How Much Coronavirus Funding Has Gone to Your State? | Peter G. Peterson Foundation

How Much Coronavirus Funding Has Gone to Your State?

To respond to the devastating health and economic effects of the coronavirus (COVID-19) pandemic, federal policymakers have enacted several bills, which include significant funding for new and existing programs to aid individuals, businesses and governments across the country.

Below you will find a state-by-state breakdown of how that funding has been distributed thus far. The data below is up to date as of December 14, 2020. It reflects the $1.9 trillion in funding that has been disbursed for loans and other federal programs for which state-level data is readily available.

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Here's How Much Funding
Has Received:

Spending to Date for 15 Major COVID-19 Programs

All totals are in millions of dollars except Total Per Capita

StateTotalTotal Per CapitaEconomic Impact PaymentsFederal Pandemic Unemployment Compensation Pandemic Emergency Unemployment Compensation Pandemic Unemployment Assistance Other Emergency Unemployment FundingPaycheck Protection ProgramProvider Relief FundCoronavirus Relief FundHHS COVID-19 AppropriationsFEMA Disaster Relief FundEducational SupportInfrastructure GrantsEmergency Injury Disaster Loan AdvancesEmergency Injury Disaster LoansMedicare Accelerated and Advance Payments
District of Columbia$6,381$9,042$448$743$88$72$34$2,146$190$495$238$304$48$536$57$602$381
New Hampshire$8,198$6,030$1,177$895$16$109$33$2,563$408$1,250$114$134$47$39$59$667$689
New Jersey$60,870$6,853$6,775$8,828$1,036$2,747$388$17,360$4,202$3,444$906$2,029$379$1,752$579$7,162$3,282
New Mexico$9,577$4,567$1,766$1,281$103$251$56$2,269$577$1,250$220$312$131$134$71$799$358
New York$152,507$7,840$15,701$27,981$2,341$8,543$465$38,700$11,465$7,543$2,384$6,081$1,201$4,151$1,336$17,631$6,984
North Carolina$44,571$4,250$8,629$5,598$763$838$30$12,288$2,311$4,067$882$946$492$320$470$4,305$2,632
North Dakota$5,404$7,091$653$418$51$45$12$1,776$326$1,250$115$89$39$34$33$384$180
Rhode Island$7,602$7,176$905$1,180$81$344$57$1,906$357$1,250$156$309$55$104$50$563$284
South Carolina$21,527$4,181$4,362$2,729$244$342$126$5,791$1,165$1,996$315$464$265$124$253$2,187$1,164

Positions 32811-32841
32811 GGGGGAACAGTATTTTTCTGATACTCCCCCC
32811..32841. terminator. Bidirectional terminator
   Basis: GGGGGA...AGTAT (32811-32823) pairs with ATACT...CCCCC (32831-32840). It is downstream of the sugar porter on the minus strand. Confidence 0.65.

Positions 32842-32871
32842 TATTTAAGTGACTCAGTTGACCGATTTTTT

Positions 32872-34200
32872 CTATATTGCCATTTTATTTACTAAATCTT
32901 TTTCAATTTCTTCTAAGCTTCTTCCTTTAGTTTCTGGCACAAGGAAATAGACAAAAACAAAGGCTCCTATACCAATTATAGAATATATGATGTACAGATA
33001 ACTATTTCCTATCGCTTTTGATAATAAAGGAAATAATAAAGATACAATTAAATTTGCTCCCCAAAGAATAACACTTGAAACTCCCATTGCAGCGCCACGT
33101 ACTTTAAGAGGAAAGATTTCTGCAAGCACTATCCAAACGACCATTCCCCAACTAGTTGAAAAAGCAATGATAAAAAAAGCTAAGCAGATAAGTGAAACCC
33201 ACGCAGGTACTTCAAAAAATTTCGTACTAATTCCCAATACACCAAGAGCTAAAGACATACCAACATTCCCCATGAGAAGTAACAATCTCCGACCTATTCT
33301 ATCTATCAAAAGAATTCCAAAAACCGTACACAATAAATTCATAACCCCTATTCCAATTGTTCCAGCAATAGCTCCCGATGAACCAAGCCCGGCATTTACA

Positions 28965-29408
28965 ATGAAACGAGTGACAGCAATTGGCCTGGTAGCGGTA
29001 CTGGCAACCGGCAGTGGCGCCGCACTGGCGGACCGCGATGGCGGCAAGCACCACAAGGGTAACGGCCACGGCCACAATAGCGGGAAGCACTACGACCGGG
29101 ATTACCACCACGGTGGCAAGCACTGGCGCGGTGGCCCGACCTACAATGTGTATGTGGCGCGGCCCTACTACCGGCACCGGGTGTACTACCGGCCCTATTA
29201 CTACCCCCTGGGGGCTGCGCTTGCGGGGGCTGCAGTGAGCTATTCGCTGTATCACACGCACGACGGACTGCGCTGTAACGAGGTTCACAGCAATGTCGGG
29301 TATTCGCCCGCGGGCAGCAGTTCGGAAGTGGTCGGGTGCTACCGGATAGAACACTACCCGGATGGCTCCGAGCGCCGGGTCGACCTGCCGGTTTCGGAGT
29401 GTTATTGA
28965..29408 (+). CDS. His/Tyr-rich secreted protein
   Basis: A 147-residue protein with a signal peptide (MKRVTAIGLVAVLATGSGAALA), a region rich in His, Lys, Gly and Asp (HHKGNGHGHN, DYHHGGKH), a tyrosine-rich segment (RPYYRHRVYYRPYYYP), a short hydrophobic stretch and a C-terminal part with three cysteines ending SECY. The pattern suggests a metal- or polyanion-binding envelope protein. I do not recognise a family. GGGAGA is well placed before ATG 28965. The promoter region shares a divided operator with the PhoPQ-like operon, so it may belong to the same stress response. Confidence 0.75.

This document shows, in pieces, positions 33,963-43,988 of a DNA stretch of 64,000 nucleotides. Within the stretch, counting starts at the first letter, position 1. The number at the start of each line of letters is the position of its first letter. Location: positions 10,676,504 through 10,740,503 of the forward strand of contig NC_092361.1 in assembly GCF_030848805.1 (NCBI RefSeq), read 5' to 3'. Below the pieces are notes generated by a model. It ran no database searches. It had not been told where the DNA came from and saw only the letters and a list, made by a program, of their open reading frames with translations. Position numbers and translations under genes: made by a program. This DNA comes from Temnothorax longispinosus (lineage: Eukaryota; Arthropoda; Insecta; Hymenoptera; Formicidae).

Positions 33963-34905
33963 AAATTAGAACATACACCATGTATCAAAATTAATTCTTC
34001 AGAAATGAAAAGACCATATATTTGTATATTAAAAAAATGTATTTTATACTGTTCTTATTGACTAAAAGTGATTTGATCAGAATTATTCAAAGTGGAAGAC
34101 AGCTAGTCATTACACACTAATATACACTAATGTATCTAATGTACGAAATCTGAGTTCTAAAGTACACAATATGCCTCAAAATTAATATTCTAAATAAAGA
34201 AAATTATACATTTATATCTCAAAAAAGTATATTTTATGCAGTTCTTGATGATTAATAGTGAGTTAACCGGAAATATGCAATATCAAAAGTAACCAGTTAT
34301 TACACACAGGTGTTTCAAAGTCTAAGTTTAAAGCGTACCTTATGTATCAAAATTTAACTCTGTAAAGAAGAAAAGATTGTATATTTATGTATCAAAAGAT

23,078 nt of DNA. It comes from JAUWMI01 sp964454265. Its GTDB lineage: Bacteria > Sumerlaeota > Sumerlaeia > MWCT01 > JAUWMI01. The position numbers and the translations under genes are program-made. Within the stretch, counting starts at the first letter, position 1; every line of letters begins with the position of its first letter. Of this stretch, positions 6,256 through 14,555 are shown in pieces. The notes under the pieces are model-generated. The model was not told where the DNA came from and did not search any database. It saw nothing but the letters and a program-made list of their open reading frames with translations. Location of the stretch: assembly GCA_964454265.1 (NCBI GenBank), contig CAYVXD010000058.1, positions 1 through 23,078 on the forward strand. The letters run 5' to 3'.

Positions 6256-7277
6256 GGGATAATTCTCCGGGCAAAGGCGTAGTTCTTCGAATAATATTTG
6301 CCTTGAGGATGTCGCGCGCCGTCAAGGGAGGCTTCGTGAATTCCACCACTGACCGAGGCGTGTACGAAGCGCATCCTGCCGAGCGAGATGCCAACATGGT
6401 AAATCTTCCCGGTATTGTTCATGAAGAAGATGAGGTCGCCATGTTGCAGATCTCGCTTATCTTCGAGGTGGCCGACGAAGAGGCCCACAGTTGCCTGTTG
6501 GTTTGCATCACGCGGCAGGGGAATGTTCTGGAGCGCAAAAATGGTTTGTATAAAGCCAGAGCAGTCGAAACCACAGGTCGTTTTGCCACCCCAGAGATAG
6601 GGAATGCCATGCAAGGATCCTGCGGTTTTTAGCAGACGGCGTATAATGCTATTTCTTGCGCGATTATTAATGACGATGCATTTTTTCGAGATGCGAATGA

South Dakota$5,405$6,110$785$203$3$17$14$1,683$475$1,250$148$22$49$37$41$464$215
West Virginia$8,257$4,607$1,654$1,028$66$136$65$1,803$640$1,250$171$167$103$59$41$420$654
U.S. Territories$15,859$1,684$4,953$62$590$10$2,191$176$2,505$457$970$397$178$85$1,464$137

Distribution of Federal Funding from COVID-19 Programs by State


Sources: PGPF analysis of data from various U.S. government agencies.

Note: To learn more about our methodology and sources, visit the appendix at the bottom of this page.

Percentage of Funds Disbursed from Major COVID-19 Programs

Amount Disbursed To Date (Billions)Total Amount Authorized (Billions)Amount Disbursed To Date as a Percent of Total Amount Authorized
Paycheck Protection Program$525$67078%
Emergency Injury Disaster Loans$194$30065%
Federal Pandemic Unemployment Compensation $281$29196%
Economic Impact Payments$269$28196%
Provider Relief Fund$147$17584%
Coronavirus Relief Fund$149$150100%
Medicare Accelerated and Advance Payments$100$100100%
Pandemic Unemployment Assistance $73$8186%
HHS COVID-19 Appropriations$26$6043%
Pandemic Emergency Unemployment Compensation $23$5936%
FEMA Disaster Relief Fund$55$55100%
Infrastructure Grants$25$25100%
Emergency Injury Disaster Loan Advances$20$20100%
Educational Support$16$16100%
Other Emergency Unemployment Funding$8$8100%

Below is a description of the methodology used for compiling and collecting state-level data for certain programs that provide federal funding in response to the COVID-19 pandemic. This appendix includes a brief definition of each program, an indication of where the data came from, when the data was collected, and any data caveats.

Paycheck Protection Program

The Paycheck Protection Program (PPP) provides $670 billion worth of federally backed loans in an effort to incentivize small businesses to maintain their payroll during the crisis; those loans will be forgiven if used for certain expenses such as payroll, rent, or utilities.

The data comes from the Small Business Association (SBA), the agency that administers the program, and is updated through August 8 — when the program closed.

Emergency Injury Disaster Loans and Loan Advances

Economic Injury Disaster Loans (EIDL) are small, low-interest loans with options for principal and interest deferment. EIDLs are designed to provide economic relief to businesses that are currently experiencing a temporary loss of revenue; the loans can be used to cover working capital and normal operating expenses such as payroll costs, pay for sick leave, and debt-service costs. The SBA has provided data for the program through November 23. Legislation that was enacted in response to the coronavirus included appropriations of $50 billion for EIDLs, which Senate Minority Leader Chuck Schumer (D-NY) has said would be enough to support an estimated $300 billion in loans. That figure is used as an estimate for the total amount authorized for the program and is consistent with a subsidy rate of about 17 percent.